Thanksgiving’s over folks, which means it’s time to break out our mixing bowls, muffin trays, cookie sheets, and loaf pans…or in this case, our food processor and a spoon.
When I was a kid, I didn’t know there was a difference between chocolate truffles and fungi truffles. This made for very confusing times. It didn’t make sense to me that in the days of yore, folks would take pigs into the forest and hunt for man-made chocolate truffles…Like why would the truffs be chilling next to moss if they were so dang valuable? Why not just keep those things indoors? It goes without saying that down the line, the record was set straight. While my experience with fungi truffles is limited to a batch of otherworldly truffle oil fries I ravaged on a work trip in Healdsburg, CA with my boss when I was 21, chocolate truffles and I have shared a substantial amount of FaceTime.
Which is where we are today. FaceTime-ing truffles.
These truffles are so many things. Let’s talk about them in the form of buzz words! Vegan, naturally sweetened (refined sugar-free), healthy, easy to make right in the comfort of your own food processor, great for holiday gifting, almost paleo, chocolate, chocolate, chocolate, spiced up with rum and cardamom. All the things.
Bonus points: They taste like a Boozy Fig Newton. So there’s that.
Fancy a Truffles 101 lesson? Did you know there are differences between French, California, American, Harvey (Canadian), Beligian, and Swiss truffles? Peeps take their chocolate ruuuul suuuurious, and I can’t say I blame ’em. You just can’t argue with deliciousness. Truffles typically include a soft center made out of chocolate ganache and are topped with chopped nuts, cacao powder, or a chocolate coating. Each variety has its own take on the types of ingredients used. For instance, the classic French truffle is made with fresh cream and chocolate and rolled in cocoa or nut powder, while the American truffle is a half-egg shaped chocolate-coated truffle with a mixture of dark or milk chocolates, butterfat and sometimes hardened coconut oil. Belgian truffles are made with dark or milk chocolate filled with ganache, buttercream or nut pastes, and vegan truffles eliminate the dairy by using nut milks and nut butters, or – like in this recipe – dried fruit.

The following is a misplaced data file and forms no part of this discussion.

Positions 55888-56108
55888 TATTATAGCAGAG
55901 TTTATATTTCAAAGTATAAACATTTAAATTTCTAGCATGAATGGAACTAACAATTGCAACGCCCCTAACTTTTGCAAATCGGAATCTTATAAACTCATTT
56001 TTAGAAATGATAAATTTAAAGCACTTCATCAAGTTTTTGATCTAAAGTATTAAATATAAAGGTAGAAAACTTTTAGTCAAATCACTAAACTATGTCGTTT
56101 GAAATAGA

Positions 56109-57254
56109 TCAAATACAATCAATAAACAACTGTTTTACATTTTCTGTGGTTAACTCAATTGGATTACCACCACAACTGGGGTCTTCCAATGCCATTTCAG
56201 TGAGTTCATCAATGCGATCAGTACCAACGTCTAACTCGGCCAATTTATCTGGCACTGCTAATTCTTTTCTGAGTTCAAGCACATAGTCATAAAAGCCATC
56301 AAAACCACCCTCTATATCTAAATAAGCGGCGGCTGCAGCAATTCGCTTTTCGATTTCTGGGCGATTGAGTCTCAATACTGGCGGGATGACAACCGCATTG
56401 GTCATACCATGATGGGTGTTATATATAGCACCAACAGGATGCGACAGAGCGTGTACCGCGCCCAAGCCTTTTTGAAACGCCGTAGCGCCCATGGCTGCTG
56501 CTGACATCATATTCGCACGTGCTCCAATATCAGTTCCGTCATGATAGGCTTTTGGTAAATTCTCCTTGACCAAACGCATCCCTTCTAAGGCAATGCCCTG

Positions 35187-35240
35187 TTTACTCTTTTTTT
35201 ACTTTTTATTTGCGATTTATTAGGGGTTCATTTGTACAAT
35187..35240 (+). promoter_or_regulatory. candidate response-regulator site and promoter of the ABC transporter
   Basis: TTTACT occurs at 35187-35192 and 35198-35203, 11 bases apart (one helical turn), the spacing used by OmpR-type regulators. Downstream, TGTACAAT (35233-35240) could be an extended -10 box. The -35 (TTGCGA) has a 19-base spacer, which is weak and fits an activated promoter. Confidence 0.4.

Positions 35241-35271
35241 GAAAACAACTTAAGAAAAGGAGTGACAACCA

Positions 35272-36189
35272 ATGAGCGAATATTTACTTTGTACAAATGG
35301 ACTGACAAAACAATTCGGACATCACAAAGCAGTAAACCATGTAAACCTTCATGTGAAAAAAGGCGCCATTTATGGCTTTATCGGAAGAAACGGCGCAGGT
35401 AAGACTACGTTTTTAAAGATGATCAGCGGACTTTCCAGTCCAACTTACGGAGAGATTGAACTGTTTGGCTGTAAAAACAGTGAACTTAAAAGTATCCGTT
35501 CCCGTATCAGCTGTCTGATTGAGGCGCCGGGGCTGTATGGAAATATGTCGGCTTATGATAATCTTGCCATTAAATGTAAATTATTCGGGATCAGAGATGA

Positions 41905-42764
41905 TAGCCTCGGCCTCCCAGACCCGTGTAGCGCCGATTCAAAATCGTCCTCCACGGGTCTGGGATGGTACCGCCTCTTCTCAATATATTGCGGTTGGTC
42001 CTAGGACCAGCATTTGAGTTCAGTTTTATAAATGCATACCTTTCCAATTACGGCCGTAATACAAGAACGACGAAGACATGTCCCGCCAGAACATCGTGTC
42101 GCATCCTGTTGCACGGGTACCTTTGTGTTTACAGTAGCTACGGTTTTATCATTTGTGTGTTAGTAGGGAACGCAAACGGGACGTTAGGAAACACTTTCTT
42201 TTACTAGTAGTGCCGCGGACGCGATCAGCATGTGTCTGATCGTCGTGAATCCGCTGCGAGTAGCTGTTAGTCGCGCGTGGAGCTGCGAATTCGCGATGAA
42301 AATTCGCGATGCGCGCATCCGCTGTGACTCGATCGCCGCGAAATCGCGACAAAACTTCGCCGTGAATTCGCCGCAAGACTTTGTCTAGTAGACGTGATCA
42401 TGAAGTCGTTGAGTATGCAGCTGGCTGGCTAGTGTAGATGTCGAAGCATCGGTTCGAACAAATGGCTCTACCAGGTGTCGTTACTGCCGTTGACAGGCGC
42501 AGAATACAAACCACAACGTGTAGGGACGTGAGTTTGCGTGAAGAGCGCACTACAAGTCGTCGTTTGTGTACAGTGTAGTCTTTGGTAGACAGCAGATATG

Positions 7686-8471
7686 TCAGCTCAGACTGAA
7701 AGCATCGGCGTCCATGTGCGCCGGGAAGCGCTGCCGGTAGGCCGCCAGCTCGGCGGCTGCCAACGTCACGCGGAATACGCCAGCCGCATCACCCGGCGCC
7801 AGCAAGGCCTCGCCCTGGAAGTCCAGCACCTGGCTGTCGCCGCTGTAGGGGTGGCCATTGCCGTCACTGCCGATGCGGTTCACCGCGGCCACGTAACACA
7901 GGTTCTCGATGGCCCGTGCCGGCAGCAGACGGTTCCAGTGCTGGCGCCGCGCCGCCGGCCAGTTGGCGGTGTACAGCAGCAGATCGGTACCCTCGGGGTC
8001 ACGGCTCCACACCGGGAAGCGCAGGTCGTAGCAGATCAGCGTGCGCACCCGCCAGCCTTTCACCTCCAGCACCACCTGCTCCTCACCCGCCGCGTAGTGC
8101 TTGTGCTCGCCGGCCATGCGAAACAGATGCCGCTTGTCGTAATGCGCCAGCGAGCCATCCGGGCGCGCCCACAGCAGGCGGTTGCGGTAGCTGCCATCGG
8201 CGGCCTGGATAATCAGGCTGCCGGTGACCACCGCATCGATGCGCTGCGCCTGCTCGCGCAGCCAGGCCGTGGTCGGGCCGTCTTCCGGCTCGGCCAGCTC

For this go at healthy truffles, I used dried figs, which gives them fruity, nutty flavor with the poppy fig texture. If you aren’t into figs, you can replace them with medjool dates for a smoother consistency. In order to give the truffles a little something special, I added Diplomatico Rum, and ground cardamom and vanilla extract from Frontier Co-op.
This isn’t our first go-round at the healthy truffle on The Roasted Root. I’ve also presented you with Almond Joy Truffles (made with avocado), and Easy Vegan Truffles (made with dates). I like that truffles made with dried fruit are easy to make and require no milk boiling or chilling in the refrigerator. They can be made in large batches and require only a few minutes, which is ideal now that Christmas cookie season is upon us. These are a great low-glycemic treat for including in your holiday goody bags…or for popping in your mouth at home while marathon watching Blacklist on Netflix.
Eat the whole batch!
Rum Cardamom Fig Chocolate Truffles (Vegan)
Remove and discard the stems from the figs and place the figs in a large bowl. Cover the figs with boiling water and allow them to soak for 30 seconds to 1 minute. Drain, pat dry, and place in a small food processor.
Add the remaining ingredients to the food processor and pulse until ingredients are well-combined and a thick dough forms.
Form truffles by rolling the mixture in the palms of your hands.
If desired, you can roll the truffles in more cacao powder or shredded coconut.